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Forrester Says Business Finally Moving To Vista

Forrester analysts Ben Gray and Thomas Mendel have been playing 'good cop, bad cop' in their statements on business adoption of Windows Vista, and the good cop now says business are adopting Vista at an increasing rate.

Vista has been rejected by enterprises

In a research brief published last week, Forrester analyst Ben Gray cited research that shows businesses are finally beginning to adopt the much maligned operating system at a significant rate.

After gathering data on the desktop environments of some 50,000 clients from 2,500 companies who visited Forrester's homepage from Q4 2007 through Q2 2008, the Cambridge, Mass.-based research firm found that Vista users have increased from 5 percent to 8.8 percent in the past nine months.

In addition, a steadily growing number of Vista migrations are coming from XP-based PCs, as opposed to PCs running Windows 2000, according to Gray. He also noted that companies that choose to hold off on Vista migrations until Microsoft releases Windows 7 will be making a mistake.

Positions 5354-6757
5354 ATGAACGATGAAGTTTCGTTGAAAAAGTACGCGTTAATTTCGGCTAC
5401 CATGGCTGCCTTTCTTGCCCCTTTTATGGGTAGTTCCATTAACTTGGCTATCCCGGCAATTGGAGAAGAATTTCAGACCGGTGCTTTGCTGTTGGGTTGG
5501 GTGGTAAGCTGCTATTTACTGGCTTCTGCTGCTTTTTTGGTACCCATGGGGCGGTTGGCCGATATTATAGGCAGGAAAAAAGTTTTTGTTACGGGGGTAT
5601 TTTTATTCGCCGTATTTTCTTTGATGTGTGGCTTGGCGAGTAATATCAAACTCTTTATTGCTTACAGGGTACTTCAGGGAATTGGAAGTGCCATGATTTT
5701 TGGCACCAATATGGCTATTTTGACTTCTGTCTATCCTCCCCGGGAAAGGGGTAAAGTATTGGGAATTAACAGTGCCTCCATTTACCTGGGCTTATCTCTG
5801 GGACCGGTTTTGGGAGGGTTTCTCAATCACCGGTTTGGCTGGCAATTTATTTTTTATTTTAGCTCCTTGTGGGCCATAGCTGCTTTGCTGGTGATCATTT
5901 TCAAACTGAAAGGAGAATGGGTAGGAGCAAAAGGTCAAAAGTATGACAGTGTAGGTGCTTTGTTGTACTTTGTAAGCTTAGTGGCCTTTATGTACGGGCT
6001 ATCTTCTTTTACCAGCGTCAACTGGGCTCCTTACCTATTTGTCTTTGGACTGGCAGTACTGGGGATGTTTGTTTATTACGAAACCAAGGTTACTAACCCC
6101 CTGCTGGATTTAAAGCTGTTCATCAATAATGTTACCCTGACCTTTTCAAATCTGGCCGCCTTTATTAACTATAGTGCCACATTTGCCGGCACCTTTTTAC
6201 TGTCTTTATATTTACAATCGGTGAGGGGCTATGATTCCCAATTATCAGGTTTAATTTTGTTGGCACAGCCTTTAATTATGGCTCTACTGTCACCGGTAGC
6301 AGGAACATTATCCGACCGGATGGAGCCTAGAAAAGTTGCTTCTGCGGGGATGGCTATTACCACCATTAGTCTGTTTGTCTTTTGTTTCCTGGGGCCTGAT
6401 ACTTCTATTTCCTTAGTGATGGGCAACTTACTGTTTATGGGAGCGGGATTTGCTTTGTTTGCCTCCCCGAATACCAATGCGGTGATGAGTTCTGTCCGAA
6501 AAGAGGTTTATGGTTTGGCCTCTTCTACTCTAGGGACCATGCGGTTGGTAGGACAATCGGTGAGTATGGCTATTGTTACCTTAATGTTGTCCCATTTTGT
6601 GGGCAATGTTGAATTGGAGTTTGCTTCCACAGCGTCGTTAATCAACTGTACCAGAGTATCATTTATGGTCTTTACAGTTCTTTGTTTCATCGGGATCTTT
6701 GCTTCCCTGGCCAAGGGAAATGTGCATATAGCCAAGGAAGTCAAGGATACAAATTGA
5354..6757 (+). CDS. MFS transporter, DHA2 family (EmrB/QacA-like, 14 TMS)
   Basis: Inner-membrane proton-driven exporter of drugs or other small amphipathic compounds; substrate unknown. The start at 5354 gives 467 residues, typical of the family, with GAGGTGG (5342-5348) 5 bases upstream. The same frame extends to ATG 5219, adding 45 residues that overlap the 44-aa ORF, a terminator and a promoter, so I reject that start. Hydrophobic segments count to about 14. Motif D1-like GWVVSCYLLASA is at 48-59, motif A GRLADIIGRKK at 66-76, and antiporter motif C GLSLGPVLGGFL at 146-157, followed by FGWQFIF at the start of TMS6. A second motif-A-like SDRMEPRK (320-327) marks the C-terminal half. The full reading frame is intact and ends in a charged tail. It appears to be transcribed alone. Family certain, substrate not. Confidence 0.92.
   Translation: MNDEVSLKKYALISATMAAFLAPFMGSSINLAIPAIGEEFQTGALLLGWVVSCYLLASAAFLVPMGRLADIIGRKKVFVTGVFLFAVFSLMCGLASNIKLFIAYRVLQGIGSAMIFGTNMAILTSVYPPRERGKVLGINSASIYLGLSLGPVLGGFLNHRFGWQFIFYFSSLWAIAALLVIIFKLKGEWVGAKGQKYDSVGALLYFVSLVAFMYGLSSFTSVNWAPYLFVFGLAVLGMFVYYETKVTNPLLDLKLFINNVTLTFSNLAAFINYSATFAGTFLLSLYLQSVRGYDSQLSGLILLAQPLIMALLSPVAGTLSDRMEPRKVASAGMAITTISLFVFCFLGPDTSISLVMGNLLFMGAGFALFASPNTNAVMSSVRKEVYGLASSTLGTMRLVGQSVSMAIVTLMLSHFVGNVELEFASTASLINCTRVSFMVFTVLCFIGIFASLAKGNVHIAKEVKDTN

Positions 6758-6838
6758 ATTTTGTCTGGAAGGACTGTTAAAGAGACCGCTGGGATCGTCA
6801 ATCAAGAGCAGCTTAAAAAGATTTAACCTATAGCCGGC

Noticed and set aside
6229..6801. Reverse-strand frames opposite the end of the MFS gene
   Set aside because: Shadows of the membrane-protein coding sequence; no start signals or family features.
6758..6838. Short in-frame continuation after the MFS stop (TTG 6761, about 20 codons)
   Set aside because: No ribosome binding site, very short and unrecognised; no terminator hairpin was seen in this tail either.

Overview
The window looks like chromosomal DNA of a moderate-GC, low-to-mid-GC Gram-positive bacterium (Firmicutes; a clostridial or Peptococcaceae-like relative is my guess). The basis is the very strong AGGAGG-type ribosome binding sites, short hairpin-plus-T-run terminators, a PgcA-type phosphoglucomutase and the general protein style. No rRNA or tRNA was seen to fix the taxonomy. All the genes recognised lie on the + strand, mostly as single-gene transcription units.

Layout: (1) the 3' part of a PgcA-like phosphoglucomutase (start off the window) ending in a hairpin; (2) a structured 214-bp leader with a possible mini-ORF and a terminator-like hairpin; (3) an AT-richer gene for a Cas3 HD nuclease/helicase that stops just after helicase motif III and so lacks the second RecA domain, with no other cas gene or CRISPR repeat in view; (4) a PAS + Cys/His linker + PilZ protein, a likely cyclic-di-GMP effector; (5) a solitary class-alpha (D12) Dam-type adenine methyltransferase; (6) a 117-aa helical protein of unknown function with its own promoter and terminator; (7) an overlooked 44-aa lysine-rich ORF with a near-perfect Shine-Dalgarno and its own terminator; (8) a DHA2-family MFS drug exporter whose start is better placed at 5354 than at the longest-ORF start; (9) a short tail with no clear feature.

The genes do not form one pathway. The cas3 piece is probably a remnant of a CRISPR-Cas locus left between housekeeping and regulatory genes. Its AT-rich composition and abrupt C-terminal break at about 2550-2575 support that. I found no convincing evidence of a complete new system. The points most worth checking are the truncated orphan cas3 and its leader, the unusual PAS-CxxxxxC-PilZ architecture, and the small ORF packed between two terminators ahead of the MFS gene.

"Desktop operations professionals are also increasingly realizing that the investments they make with Windows Vista today will ultimately pay off if and when they're ready to deploy Windows 7," Gray wrote. "IT managers must stay the course and migrate to Windows Vista sooner rather than later."

Vista migrations aren't as painful as some have made them out to be, but until recently, businesses didn't see a compelling reason to upgrade, said Todd Swank, vice president of marketing at Nor-Tech, a Burnsville, Minn.-based system builder.

However, "It has now been 18 months since Vista's release, and the issues have been addressed," Swank said.

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